Sleep - Wake and Motor Activity

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Cortical EEG activity in rodents can be used to characterize basic behavioral states such as sleep / wake activity, as well as evaluating interactions between drugs and environmental factors such as fatigue.

Rats or mice can be chronically implanted and, depending on the treatments, can be tested repeatedly for several months. General motor activity and body temperature can also be monitored by implanted transmitters.

The effects of caffeine on wake, sleep (SWS), and rapid-eye movement (REM) sleep activity, and motor activity and body temperature are illustrated below. See also Cortical EEG Frequency Analysis.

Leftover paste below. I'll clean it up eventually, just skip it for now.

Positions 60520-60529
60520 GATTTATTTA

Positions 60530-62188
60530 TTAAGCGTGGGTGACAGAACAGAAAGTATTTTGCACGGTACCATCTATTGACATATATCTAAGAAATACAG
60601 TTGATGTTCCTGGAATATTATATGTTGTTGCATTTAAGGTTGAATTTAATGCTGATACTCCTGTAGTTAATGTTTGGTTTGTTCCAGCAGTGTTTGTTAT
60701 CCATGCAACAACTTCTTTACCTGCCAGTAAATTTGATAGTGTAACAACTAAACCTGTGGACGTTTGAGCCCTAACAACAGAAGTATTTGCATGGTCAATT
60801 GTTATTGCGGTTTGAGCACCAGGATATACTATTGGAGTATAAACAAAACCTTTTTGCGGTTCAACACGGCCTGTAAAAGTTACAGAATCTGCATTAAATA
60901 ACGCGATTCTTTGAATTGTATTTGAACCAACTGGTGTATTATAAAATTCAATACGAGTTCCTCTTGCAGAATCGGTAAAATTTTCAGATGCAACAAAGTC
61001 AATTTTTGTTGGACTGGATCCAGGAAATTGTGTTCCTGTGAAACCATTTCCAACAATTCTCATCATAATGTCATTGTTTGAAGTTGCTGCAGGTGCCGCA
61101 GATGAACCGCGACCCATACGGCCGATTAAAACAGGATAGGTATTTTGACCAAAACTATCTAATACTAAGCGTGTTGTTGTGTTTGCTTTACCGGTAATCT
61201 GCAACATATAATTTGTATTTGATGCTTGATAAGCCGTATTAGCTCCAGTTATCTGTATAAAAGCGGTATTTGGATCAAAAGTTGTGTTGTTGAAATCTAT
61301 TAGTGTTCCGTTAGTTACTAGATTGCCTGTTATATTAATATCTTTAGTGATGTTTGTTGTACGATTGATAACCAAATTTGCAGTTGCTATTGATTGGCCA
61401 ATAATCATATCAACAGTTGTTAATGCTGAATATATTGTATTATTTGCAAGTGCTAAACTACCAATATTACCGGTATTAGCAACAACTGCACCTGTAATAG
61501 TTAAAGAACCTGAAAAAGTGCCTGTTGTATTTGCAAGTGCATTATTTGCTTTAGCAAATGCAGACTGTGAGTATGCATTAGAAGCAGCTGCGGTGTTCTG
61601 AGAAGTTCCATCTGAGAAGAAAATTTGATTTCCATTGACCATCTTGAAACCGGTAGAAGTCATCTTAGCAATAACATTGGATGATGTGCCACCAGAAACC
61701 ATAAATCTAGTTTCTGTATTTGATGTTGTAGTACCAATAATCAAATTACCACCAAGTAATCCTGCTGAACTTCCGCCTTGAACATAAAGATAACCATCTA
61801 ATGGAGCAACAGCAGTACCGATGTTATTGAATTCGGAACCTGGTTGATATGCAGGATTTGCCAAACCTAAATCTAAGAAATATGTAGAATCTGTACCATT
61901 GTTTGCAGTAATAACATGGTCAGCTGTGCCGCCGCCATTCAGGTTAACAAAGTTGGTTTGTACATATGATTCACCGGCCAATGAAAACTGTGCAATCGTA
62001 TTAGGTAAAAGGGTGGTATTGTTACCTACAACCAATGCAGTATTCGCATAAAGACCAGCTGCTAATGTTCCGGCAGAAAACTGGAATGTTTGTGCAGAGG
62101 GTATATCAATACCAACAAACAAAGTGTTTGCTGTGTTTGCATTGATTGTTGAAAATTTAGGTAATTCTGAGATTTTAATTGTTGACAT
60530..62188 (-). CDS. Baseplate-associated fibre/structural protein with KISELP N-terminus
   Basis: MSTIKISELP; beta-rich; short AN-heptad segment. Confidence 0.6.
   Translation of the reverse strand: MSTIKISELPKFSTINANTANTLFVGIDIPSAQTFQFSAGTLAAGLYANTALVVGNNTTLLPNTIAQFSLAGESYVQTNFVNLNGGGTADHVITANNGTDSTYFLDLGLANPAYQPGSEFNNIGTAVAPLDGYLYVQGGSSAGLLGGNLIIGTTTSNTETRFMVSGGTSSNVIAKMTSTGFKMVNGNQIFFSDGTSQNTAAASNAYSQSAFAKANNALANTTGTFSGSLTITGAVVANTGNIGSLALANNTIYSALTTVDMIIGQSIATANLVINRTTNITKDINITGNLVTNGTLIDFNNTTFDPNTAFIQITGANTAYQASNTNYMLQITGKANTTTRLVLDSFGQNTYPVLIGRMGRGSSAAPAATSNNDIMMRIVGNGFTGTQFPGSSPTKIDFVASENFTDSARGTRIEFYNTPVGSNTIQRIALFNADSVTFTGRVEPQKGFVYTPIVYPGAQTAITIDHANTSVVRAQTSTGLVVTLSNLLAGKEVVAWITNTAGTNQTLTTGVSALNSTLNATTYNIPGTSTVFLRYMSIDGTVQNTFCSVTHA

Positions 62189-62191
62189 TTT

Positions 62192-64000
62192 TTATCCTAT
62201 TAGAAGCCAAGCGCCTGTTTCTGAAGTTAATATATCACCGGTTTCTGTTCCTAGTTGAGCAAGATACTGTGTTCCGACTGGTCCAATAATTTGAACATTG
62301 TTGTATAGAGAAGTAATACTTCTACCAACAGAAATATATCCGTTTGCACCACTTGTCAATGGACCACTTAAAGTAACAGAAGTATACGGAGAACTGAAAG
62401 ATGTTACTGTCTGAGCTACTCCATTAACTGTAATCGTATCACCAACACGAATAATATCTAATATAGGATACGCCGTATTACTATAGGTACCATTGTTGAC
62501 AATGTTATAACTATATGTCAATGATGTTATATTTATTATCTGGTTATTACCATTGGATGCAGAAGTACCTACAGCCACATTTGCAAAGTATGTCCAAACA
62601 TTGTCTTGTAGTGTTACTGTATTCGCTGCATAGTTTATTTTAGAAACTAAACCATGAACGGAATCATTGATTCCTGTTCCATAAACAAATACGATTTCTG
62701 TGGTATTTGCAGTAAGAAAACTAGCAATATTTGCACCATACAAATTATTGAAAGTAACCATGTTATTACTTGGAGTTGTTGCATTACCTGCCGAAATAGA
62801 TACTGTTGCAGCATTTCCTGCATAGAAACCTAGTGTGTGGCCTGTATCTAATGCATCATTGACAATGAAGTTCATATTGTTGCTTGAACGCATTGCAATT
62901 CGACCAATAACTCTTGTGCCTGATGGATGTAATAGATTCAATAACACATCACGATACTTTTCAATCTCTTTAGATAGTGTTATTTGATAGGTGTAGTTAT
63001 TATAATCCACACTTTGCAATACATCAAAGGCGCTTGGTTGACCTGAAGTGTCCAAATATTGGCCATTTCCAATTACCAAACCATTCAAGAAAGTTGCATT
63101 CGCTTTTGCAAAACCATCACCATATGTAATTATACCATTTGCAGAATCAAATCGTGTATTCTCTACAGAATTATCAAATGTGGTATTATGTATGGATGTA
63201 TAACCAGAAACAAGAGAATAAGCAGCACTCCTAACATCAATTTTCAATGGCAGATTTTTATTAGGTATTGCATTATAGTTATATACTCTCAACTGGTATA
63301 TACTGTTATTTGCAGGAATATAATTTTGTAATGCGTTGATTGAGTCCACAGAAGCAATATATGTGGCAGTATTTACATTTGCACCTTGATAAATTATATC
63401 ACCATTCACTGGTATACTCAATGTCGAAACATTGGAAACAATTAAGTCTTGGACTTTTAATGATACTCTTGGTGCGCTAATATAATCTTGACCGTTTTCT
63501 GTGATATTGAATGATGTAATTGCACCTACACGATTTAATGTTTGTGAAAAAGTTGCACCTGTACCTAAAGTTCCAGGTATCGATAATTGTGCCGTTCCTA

Caffeine increases the percent time awake in rats.

The effect of caffeine (30 mg/kg IP) on wake activity in rats is shown above. Rats (9 vehicle, 6 caffeine) were evaluated for 24 h. The percent time spent awake is shown for each half-hour interval for 10 h post dosing. * P< 0.05, unpaired t-test.

Caffeine increases the mean time spent awake and decreseas slow-wave sleep (SWS), and rapid-eye movement sleep (REMS).

The mean time spent in wake, slow-wave sleep (SWS), and rapid-eye movement sleep (REMS) for the first 4 h post dosing is shown in the graph above left. On the right, the time to onset of sleep and REM sleep is shown.

Caffeine increased motor activity for 4 h and body temperature for 2 h post dosing as shown above.